Optimal Sex Allocation in Plants and the Evolution of Monoecy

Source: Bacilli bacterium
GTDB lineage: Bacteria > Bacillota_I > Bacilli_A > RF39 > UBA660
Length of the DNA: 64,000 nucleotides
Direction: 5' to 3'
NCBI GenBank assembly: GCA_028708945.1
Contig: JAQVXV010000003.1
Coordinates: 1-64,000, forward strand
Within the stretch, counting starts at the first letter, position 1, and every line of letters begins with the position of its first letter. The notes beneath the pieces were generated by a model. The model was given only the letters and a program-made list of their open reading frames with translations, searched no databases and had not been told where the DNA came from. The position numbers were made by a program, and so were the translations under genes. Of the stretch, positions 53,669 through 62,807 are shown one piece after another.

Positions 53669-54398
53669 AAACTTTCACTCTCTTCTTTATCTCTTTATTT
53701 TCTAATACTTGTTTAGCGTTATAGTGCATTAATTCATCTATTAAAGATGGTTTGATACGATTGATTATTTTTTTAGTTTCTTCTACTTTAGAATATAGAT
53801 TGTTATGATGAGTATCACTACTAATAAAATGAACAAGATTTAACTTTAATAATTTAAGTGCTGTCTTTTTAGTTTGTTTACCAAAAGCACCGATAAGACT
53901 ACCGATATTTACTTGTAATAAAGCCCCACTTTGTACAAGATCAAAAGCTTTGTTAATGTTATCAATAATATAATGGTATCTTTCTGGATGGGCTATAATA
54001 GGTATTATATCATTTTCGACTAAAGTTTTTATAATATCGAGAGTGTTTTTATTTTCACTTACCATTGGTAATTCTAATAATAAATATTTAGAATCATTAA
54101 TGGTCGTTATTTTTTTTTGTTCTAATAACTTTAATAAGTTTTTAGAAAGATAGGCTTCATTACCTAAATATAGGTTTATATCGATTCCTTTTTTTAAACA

Question: Which ecological factors favor the transition from plants with hermaphrodite flowers to monoecious plants with separate male and female flowers on the same individual? Mathematical methods: ESS computation in sex allocation models Key assumptions: Within a flower, costs of attraction, pollen production, style/ovary and fruit with seeds are assumed fixed. Often costs of fruit with seeds outweigh other costs. Female flowers produce more seeds than hermaphrodite flowers, due to less pollen-stigma interference. Conclusions: When sex allocation is female-biased at the flower level, plants respond by producing either male flowers or flowers without fruit. Hermaphroditism evolves to andromonoecy (male and hermaphrodite flowers on the same plant) and then to monoecy. In species with large fruits, sex allocation is female-biased at the flower level and the production of male flowers is favored. This facilitates the production of female flowers. The alternative route via gynomonoecy (female and hermaphrodite flowers on the same plant) is improbable since it requires unrealistically high levels of seed production in female flowers. Monoecious species are likely to have: (i) small, inexpensive flowers, (ii) large, costly fruits and seeds, and (iii) high fertilization rates.
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